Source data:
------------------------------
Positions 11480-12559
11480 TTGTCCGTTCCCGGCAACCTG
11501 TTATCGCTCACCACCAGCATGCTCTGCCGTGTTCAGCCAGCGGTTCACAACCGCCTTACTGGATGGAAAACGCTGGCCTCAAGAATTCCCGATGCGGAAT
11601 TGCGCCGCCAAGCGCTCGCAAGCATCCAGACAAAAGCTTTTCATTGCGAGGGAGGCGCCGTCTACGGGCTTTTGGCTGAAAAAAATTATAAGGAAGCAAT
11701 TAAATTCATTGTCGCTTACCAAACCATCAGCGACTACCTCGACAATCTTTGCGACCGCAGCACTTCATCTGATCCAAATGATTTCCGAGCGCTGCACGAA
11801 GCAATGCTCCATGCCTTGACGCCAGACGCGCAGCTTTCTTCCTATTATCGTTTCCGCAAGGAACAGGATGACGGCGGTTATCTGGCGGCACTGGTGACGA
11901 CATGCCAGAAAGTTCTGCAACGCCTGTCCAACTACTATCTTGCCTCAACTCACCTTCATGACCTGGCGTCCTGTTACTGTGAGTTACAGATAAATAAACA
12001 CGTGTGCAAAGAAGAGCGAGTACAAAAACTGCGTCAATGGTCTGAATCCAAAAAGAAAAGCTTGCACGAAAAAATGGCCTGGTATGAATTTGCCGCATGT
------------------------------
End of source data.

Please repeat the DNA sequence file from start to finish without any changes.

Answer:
Positions 11480-12559
11480 TTGTCCGTTCCCGGCAACCTG
11501 TTATCGCTCACCACCAGCATGCTCTGCCGTGTTCAGCCAGCGGTTCACAACCGCCTTACTGGATGGAAAACGCTGGCCTCAAGAATTCCCGATGCGGAAT
11601 TGCGCCGCCAAGCGCTCGCAAGCATCCAGACAAAAGCTTTTCATTGCGAGGGAGGCGCCGTCTACGGGCTTTTGGCTGAAAAAAATTATAAGGAAGCAAT
11701 TAAATTCATTGTCGCTTACCAAACCATCAGCGACTACCTCGACAATCTTTGCGACCGCAGCACTTCATCTGATCCAAATGATTTCCGAGCGCTGCACGAA
11801 GCAATGCTCCATGCCTTGACGCCAGACGCGCAGCTTTCTTCCTATTATCGTTTCCGCAAGGAACAGGATGACGGCGGTTATCTGGCGGCACTGGTGACGA
11901 CATGCCAGAAAGTTCTGCAACGCCTGTCCAACTACTATCTTGCCTCAACTCACCTTCATGACCTGGCGTCCTGTTACTGTGAGTTACAGATAAATAAACA
12001 CGTGTGCAAAGAAGAGCGAGTACAAAAACTGCGTCAATGGTCTGAATCCAAAAAGAAAAGCTTGCACGAAAAAATGGCCTGGTATGAATTTGCCGCATGT